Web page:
Between The Lines: AutoWeek's Long-Term Jaguar XK-R

Robert Farago
by Robert Farago

Press cars are specially selected, carefully prepared and meticulously maintained. Why wouldn’t they be? You can hardly expect a manufacturer to pluck a car from the assembly line and trust their model’s reputation to the vagaries of quality control– even though the car’s less likely to receive a harsh critique than a seventh grade production of The Wizard of Oz. To their credit, the manufacturers eventually “let go;” surrendering specially selected, carefully prepared new vehicles to the buff books’ long-term fleets. When things go wrong, as they do, the result betrays the tension between payola and editorial credibility.

In the August 20 issue of Autoweek, Mac Morrison provides an update on the mag’s long-term 2007 Jaguar XK-R drop top. “IT’S SO FINE, IT’S SUNSHINE” dismisses any thoughts that the mag’s Jag might have some of those pesky reliability issues that have dogged the brand since, um, ever. The strapline pours on the feel good: “Jaguar’s XK-R is a universal favorite" (also all caps, but it hurts my ears).

“Opinions on our new Jaguar in its first three months with us are nearly unanimous, with each driving experience a carbon copy of those preceding it. And those experiences are good."

Morrison’s paean to pussycat perfection begins with that most revealing of collective possessive pronouns: “our.” From the fourth word, the author signals objectivity’s defenestration; as the Zen saying goes, that which you own owns you. Of course, the $97,875 XK-R in question ($92,500 plus $5,375-worth of Autoweek selected options) doesn’t really belong to Mr. Morrison or Autoweek. But the responsibility to maintain more than a modicum of editorial independence does.

Anyway, describing the staff’s reaction to maximum Jagitude as “nearly unanimous” is like saying that Parindsehole Hiltohanchie is “virtually clean and sober;” we instantly want to know about those exceptions. No wonder Morrison feels compelled to calm us down and call it good.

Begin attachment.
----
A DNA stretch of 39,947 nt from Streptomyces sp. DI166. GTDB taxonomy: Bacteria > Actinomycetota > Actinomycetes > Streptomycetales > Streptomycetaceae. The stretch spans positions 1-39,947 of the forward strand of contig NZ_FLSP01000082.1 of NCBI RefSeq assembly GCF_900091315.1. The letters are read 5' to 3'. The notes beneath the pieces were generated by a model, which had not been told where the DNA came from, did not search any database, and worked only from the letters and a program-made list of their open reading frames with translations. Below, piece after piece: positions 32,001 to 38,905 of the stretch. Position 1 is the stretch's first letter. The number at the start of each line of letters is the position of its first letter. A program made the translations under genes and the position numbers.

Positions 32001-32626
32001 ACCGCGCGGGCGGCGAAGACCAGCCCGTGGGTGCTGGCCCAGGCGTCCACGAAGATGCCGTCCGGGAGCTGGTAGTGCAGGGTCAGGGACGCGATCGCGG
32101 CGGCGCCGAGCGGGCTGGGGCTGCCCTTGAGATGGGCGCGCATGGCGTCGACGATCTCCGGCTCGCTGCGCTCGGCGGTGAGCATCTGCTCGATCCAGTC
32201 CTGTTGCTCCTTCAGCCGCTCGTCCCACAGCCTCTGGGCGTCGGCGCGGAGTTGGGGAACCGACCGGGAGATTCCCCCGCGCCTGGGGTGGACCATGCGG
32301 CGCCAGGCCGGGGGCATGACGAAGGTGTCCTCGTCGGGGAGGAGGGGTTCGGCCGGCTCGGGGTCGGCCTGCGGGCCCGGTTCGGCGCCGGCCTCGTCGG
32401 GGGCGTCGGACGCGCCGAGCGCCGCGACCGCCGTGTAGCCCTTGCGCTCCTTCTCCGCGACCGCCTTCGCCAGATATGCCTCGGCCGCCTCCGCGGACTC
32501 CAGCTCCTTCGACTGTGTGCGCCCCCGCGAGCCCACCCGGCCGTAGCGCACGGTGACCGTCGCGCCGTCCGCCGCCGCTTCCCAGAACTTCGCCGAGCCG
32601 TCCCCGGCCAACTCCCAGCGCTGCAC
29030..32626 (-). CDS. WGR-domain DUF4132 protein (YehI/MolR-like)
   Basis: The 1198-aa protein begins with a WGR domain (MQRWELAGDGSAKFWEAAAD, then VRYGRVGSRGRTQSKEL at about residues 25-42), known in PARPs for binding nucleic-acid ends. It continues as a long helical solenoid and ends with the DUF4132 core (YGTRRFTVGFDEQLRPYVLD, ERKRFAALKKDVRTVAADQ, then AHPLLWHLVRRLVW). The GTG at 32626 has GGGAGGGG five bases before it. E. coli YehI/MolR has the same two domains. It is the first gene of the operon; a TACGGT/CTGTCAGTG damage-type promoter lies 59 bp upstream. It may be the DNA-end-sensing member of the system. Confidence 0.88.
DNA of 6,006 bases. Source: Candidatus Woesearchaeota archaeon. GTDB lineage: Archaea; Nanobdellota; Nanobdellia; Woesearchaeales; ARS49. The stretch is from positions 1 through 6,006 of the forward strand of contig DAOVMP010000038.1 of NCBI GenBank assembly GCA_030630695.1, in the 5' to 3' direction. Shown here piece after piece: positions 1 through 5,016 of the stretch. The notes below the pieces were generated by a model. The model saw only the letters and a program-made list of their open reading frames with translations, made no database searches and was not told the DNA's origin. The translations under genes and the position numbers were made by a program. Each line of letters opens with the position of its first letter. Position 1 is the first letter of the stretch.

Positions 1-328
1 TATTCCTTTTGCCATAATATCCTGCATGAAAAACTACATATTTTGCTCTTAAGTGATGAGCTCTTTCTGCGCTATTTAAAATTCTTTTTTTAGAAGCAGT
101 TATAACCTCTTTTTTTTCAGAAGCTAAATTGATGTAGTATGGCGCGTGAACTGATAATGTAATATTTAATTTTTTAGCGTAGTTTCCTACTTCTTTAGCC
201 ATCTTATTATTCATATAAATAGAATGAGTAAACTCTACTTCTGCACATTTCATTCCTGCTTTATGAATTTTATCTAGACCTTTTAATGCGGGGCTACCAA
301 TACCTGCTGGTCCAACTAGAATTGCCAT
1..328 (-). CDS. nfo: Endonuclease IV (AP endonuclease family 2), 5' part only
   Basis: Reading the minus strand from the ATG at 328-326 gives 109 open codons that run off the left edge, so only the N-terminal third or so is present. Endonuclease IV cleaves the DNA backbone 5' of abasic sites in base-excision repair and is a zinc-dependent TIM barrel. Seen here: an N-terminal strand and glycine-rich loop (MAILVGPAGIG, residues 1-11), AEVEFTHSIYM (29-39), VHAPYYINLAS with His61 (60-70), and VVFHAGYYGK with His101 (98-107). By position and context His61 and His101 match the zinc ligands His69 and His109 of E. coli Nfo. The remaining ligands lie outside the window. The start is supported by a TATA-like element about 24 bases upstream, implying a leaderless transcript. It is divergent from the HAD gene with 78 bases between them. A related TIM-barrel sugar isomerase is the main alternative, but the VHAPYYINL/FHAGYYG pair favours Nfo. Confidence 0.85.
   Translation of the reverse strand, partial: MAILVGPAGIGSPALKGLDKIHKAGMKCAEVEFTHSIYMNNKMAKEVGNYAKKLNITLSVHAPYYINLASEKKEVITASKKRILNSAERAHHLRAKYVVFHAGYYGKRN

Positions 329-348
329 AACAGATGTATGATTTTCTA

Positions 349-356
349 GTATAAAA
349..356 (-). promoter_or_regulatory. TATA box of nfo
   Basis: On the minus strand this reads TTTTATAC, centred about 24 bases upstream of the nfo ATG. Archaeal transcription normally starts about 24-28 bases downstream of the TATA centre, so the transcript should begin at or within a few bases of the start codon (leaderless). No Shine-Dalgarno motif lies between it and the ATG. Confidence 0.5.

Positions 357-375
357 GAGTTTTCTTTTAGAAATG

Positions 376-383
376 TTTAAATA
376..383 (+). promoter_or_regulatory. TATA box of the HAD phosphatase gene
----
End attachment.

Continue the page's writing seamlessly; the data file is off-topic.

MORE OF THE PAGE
“The exhaust gurgle sounds genuinely like an agitated cat on full alert. If that strikes you as a cliché, then you’ve never heard an XK-R on wide-open throttle. The taut yet comfortable suspension compresses and rebounds fluidly through corners as the gearbox cracks off perfect downshifts with a flick of the paddle. Passengers absorb it all from the confines of a cockpit born for long, top-down, sunset cruises.”

Although a cliché is a cliché because it’s true, you get the picture: it’s a fantastic automobile. Well, fair enough. But none of this adds much to J.P. Vettraino’s original review. What we want to know– still– is how the blown cat has held up to long term scrutiny.

After three paragraphs of passionate reverence, including the reassurance that “not one driver voiced disappointment with the overall experience,” Morrison finally gets down to business.

The scribe slates the XK-R’s touch screen for its user-antagonism, condemns the trunk-mounted antenna’s aesthetics as “ridiculous on a $98,000 car," slates it for its sloth-like retraction and blames the tardiness for a $500 post-car wash repair bill. And then, the real money shot…

“Our XK-R also exhibited some strange electronic (ahem) glitches. Once it would not detect the key. Another time, the backup sensors went beserk for no apparent reason, while one editor claimed multiple warning lights illuminated and disappeared just as mysteriously. Yet another driver experienced cruise-control failure. None of the problems repeated and the car spent no days out of service.”